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SPACs On The Menu: Restaurant Industry Veterans Seek Solutions For Current Crisis

It was John Adams, second president of the U.S., who once said: “Every problem is an opportunity in disguise.” Apparently, Andy Pforzheimer and Dave Pace have been brushing up on their history.

Because while the restaurant industry continues to navigate an existential crisis brought on by the pandemic, Pforzheimer and Pace have found a way to inject more capital in the beleaguered sector and create a new opportunity at the same time. The two industry veterans have created a blank check, or special purpose acquisition company, for the restaurant business. Its purpose will be to aggregate several restaurant chains into a new company whose value will be high enough and its future promising enough to go public.

Is it a good idea? The money people say it is. The new SPAC, called Tastemaker, received $276 million via IPO on Jan. 12. And while Tastemaker has already achieved its initial goal, it’s not the SPAC that’s important. It’s the restaurant business itself that’s the key issue, as both concurred in a recent conversation with PYMNTS’ Karen Webster. The process of building the new company has been an education, despite the fact that both enter this new venture with deep roots in the restaurant industry. Pace is the chairman of Red Robin, while Pforzheimer is the former CEO of the Barcelona and Bartaco brands.

The fact that so many businesses in the dining segment were decimated by the pandemic is, in many cases a tragedy, Pforzheimer and Pace agreed, particularly for the mom-and-pop shows that were quickly pulled under. But for all the destruction it wrought, the pandemic also had an undeniable gift for separating the wheat from the chaff.

When thinking about which restaurants and entities to partner with, Pace and Pforzheimer agreed that facing a rapid-onset global health crisis highlighted the creativity of one’s management team. The pressure, Pforzheimer said, really shows “who’s swimming with a breathing suit and who’s not” in terms of identifying the teams that think on their feet, have a modern tech stack and are ready to make a go at serving the omnicommerce customer in a landscape that will be very different by the time 2021 is done.

Already, Pace said, they’ve seen a shift from urban to suburban markets, a downsizing in footprint sizes and changes in real estate pricing, all of which put different pressures on restaurateurs. But they’re also seeing that the smart management teams are already ahead of this, and are looking for real estate and seeking out opportunities caused by the disruption. “They’ve already figured out that we can’t run business like we did before the pandemic,” Pace said. “We think differently now. And those are the people we’re looking to partner with.”

Creating A New Normal

Restaurant dining, perhaps unique among pandemic shifts to digital, is likely to reset pretty significantly in the post-pandemic period, Pforzheimer said.

“The world doesn’t suddenly look like a vastly different place where everybody orders from their phone and eats at home. We think a lot of demand will go back to where it was before,” he predicted. “Those that come out on the other side face fewer competitors, better rent structures and better labor structures, and they’re really in a position to put their mark on the world.”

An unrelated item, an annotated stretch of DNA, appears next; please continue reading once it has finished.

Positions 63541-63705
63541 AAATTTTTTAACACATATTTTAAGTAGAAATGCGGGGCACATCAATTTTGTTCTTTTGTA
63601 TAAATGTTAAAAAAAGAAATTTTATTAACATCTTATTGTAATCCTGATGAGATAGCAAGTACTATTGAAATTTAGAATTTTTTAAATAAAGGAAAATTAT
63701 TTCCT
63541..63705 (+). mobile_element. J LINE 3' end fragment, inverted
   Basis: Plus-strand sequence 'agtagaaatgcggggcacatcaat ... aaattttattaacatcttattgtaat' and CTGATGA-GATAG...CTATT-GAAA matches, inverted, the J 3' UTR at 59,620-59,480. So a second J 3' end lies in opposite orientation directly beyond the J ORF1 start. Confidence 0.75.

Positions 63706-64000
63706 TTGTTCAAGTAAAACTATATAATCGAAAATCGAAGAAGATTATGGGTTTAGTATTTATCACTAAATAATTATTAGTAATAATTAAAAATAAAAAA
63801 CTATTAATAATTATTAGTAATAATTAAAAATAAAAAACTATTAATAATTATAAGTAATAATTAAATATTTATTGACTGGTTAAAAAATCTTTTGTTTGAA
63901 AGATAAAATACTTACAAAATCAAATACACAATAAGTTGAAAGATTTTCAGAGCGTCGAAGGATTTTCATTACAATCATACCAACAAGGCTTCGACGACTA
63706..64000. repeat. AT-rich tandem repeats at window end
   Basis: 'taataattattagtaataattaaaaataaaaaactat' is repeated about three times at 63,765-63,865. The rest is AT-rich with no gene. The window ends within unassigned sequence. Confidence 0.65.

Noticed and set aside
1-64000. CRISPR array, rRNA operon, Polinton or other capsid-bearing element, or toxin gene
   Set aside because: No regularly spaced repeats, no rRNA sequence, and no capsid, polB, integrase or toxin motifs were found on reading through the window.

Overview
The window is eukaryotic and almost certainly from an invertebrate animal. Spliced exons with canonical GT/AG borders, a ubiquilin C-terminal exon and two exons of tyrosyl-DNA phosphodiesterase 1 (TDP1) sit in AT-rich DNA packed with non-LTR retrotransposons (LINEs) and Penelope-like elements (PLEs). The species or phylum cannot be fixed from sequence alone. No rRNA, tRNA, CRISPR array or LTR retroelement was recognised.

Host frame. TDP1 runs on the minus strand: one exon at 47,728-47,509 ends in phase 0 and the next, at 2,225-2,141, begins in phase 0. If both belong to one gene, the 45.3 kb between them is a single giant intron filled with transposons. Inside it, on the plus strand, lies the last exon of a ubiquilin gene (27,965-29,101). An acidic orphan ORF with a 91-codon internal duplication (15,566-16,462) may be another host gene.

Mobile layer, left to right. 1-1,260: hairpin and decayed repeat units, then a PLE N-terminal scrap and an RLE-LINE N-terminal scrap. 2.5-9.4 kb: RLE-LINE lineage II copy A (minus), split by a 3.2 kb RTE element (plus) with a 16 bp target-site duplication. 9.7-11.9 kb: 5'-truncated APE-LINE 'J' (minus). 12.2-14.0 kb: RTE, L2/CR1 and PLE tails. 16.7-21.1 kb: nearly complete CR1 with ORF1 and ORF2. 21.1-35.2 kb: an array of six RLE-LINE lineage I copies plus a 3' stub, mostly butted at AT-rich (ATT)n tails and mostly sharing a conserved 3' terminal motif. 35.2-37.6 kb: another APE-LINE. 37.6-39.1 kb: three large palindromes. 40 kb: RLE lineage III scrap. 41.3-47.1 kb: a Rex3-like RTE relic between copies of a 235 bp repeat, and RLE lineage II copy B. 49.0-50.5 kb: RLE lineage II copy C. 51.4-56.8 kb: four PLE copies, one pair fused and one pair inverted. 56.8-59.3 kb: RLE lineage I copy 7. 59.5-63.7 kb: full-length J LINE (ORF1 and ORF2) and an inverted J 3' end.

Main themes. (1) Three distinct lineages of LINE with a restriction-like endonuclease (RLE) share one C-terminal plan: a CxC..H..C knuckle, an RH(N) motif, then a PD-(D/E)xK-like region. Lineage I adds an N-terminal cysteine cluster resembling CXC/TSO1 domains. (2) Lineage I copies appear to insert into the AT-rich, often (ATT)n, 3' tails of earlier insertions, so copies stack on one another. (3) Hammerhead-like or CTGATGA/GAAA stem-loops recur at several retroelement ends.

It won’t come back exactly the same, however, though it’s hard to see where the actual differences will be. Maybe Midtown Manhattan will never get back to the same office occupancy, and perhaps some of those office spaces will convert to apartments. Maybe consumers will get used to ordering carryout or delivery on weeknights. As long as workers are in the field, both Pace and Pforzheimer said, restaurants will be a cyclical business.

“What matters is who’s got a great brand with a great product that people really love, as well as smart management, adaptable technology and good balance,” said Pforzheimer. “Those are the brands that will come out of this. They’ll be a little bit different, but they’ll come out well. We’re here to work with the brands that are ready to accelerate.”

SPAC Strategy

For Pforzheimer, the choice to orient toward a SPAC grew out of the sale of his last business a few years back to a strategic investor. They made a fair amount of money, he said, but the experience of trying to balance the needs of everyone involved in the transaction proved to be difficult.

“We just couldn’t make all the pieces work to get the price we wanted. So when I saw this faculty and when understood how it worked, I immediately felt like, ‘I wish I had known about these back then — it would have made my life so much better.’ But there are some situations where it’s exactly what is called for,” he said.

The restaurant industry as a whole is entering into just such a situation right now, Pace explained. After a year of having to rapidly innovate and digitize its operations from end-to-end, the sector needs ensure that the innovators who found a way to survive the pandemic can also thrive in the post-pandemic world.

“It wasn’t like we started out last summer and said, ‘the industry is a mess, let’s go do a SPAC right now.’ But what we see now is an opportunity — and the question is, how do we take advantage of the disruption?” said Pace. “I think all the technology that has evolved was once a nice thing to do before the pandemic. Now, it’s become a must-do during the pandemic — and it’s going to be a must-do coming out of it. All of those things have combined to provide an opportunity.”

An opportunity, both agreed, that isn’t going to disappear once the pandemic does — but will, in fact, keep picking up its pace even as the industry starts to reset to in-person service.

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